The Spog Wijn crew are an unlikely group of some of South Africa’s most interesting, avant-garde winemakers.
Consisting of six mates who kept on bumping into each other at trade events and enjoyed the company, they eventually decided to make it a THING, hence: SPOG WIJN (meaning ‘Brag Wine’ though much cooler sounding in Afrikaans). Together they found the after-party always seemed more fun than any of the events they participated in. They realised the best time to do business with the trade was after hours when the Somms, managers, and waiters had finished their shifts and were ready to play. It was this realisation that led to their hosting late-night events in Cape Town and Joburg to promote their wines, which fast became a well-kept industry secret and a great way to sell their very rare, small production wines to discerning trade and public, looking for an original collection of wines from a bunch of like-minded “chinas” (their word not mine). The group today consists of some pretty serious winemakers, including Adi Badenhorst (Badenhorst Family Wines), Sebastian Beaumont (Beaumont Wines), Miles Mossop (Miles Mossop Wines), Bevan Newton Johnson (Newton Johnson Wines), Tyrrel Myburgh (Joostenberg Wine Estate) and Adam Mason (Raised by Wolves).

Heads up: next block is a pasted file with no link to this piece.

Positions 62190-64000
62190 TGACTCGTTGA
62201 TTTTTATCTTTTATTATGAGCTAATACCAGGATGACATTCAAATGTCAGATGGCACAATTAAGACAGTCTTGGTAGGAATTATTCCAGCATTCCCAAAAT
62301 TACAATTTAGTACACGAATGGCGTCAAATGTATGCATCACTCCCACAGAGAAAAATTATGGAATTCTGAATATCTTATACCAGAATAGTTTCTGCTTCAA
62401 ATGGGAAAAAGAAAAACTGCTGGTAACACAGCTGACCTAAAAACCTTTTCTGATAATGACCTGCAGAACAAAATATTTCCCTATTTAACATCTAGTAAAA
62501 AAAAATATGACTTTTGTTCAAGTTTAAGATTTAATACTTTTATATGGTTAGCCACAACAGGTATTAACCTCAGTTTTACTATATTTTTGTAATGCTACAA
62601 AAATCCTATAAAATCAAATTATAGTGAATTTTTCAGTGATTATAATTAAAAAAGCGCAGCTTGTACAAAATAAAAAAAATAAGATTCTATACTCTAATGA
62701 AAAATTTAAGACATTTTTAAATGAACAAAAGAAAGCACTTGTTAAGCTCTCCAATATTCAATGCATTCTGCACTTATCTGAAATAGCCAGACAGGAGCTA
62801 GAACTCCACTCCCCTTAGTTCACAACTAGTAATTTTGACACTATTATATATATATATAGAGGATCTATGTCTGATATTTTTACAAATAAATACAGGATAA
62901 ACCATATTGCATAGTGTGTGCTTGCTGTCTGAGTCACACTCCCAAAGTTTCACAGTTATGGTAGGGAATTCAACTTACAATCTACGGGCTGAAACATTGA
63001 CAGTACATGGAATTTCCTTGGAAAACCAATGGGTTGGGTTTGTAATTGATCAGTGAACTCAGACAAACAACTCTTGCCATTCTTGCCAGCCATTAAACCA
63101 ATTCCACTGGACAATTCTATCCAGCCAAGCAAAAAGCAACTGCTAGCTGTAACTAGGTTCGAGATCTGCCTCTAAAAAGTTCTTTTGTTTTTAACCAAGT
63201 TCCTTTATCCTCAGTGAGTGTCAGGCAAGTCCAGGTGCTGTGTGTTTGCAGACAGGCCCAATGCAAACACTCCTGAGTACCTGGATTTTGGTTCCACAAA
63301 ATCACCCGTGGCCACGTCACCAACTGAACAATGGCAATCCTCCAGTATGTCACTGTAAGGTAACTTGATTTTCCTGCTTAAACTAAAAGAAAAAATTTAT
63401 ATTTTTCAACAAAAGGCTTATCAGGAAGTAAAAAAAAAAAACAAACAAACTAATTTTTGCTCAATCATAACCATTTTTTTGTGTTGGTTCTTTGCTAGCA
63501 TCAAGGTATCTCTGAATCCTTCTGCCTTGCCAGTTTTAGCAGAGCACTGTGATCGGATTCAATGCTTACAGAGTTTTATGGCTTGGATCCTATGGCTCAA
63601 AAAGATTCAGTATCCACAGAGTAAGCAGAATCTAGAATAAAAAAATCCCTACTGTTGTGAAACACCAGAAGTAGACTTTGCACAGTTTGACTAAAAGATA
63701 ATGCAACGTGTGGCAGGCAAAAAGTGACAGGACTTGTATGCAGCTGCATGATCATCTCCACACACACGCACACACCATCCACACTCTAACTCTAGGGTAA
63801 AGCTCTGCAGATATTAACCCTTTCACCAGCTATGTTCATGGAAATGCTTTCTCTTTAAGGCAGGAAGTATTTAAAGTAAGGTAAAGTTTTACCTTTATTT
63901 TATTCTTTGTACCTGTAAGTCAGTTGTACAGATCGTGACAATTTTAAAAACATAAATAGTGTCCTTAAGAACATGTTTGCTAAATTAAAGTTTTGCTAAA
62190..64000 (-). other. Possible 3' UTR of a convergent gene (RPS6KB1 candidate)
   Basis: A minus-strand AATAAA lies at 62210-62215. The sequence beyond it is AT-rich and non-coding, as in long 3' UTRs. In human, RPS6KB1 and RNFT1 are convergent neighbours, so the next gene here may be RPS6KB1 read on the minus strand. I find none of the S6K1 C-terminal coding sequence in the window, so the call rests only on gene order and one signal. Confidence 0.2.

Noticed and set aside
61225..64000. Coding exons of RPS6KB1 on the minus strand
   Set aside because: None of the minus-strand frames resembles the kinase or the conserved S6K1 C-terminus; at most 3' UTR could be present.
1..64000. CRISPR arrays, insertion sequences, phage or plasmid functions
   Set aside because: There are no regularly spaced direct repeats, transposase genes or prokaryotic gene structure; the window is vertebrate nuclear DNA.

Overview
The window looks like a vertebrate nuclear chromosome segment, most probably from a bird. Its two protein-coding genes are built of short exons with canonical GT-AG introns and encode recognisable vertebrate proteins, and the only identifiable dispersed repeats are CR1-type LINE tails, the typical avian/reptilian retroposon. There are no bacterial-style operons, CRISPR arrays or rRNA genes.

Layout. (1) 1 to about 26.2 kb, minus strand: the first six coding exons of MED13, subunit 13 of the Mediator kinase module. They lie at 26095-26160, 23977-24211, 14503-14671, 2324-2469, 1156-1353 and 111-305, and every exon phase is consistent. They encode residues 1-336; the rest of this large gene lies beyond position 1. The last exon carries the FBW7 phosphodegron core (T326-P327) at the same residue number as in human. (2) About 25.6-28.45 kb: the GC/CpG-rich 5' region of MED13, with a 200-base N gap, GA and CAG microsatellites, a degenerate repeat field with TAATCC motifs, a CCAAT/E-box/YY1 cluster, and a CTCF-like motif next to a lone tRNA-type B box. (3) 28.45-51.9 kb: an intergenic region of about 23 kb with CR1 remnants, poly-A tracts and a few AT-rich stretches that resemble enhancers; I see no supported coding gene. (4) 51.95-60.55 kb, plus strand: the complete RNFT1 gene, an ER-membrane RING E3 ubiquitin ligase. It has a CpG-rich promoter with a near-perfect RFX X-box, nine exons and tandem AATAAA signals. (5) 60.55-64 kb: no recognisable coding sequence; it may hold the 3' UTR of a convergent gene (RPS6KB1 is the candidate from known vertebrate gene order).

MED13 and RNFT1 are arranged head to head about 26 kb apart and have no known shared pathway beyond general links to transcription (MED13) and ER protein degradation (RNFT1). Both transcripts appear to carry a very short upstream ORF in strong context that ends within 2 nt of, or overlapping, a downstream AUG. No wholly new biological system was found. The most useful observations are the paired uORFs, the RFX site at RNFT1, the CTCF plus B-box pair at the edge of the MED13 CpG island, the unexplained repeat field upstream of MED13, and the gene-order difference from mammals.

This year, the Spog Wijn Klub invited me to a Sunday night event in Stellenbosch, at the unholy hour of 5 pm. 5 pm on a Sunday night being the playground of Sunday night blues and Carte blanche - not that I can watch Carte blanche, the theme song alone makes me want to cry. I really didn’t think anything could lift my mood, institutionalised as it was. But the guys did. Rockstars to a man, with the wine to prove it. The Krismis Boks, by definition, contains the best wines of the year as judged by its maker (and his chinas) - which, if you’re going to believe anyone, should be them. If you wanted to hear it from someone else however, you’d be well advised to listen to a Mr. Tim Atkin who has consistently rated the wines in this case amongst the very best. Of Beaumont’s 2017 New Baby, he writes: “Confirming that the brilliant first release was no flash in the proverbial pan…” rating it 94 points. Or Miles Mossop’s 95 point, 2016 Saskia: “Even more complex than Miles Mossop’s Saskia-Jo bottling…” Tyrrel’s Myburgh Bros. Muscat d’Alexandrie is an ode to the Cape, his other smaller production wines a revelation. All-in-all the perfect antidote to all your Sunday night blues, ever.
While we’re loathed to part with any of them, we’ve got 40 cases to share with you (having sold a number of pre-releases at the event already). So given the season, the spirit and the absolute SPOG WIJN, we’d suggest haste.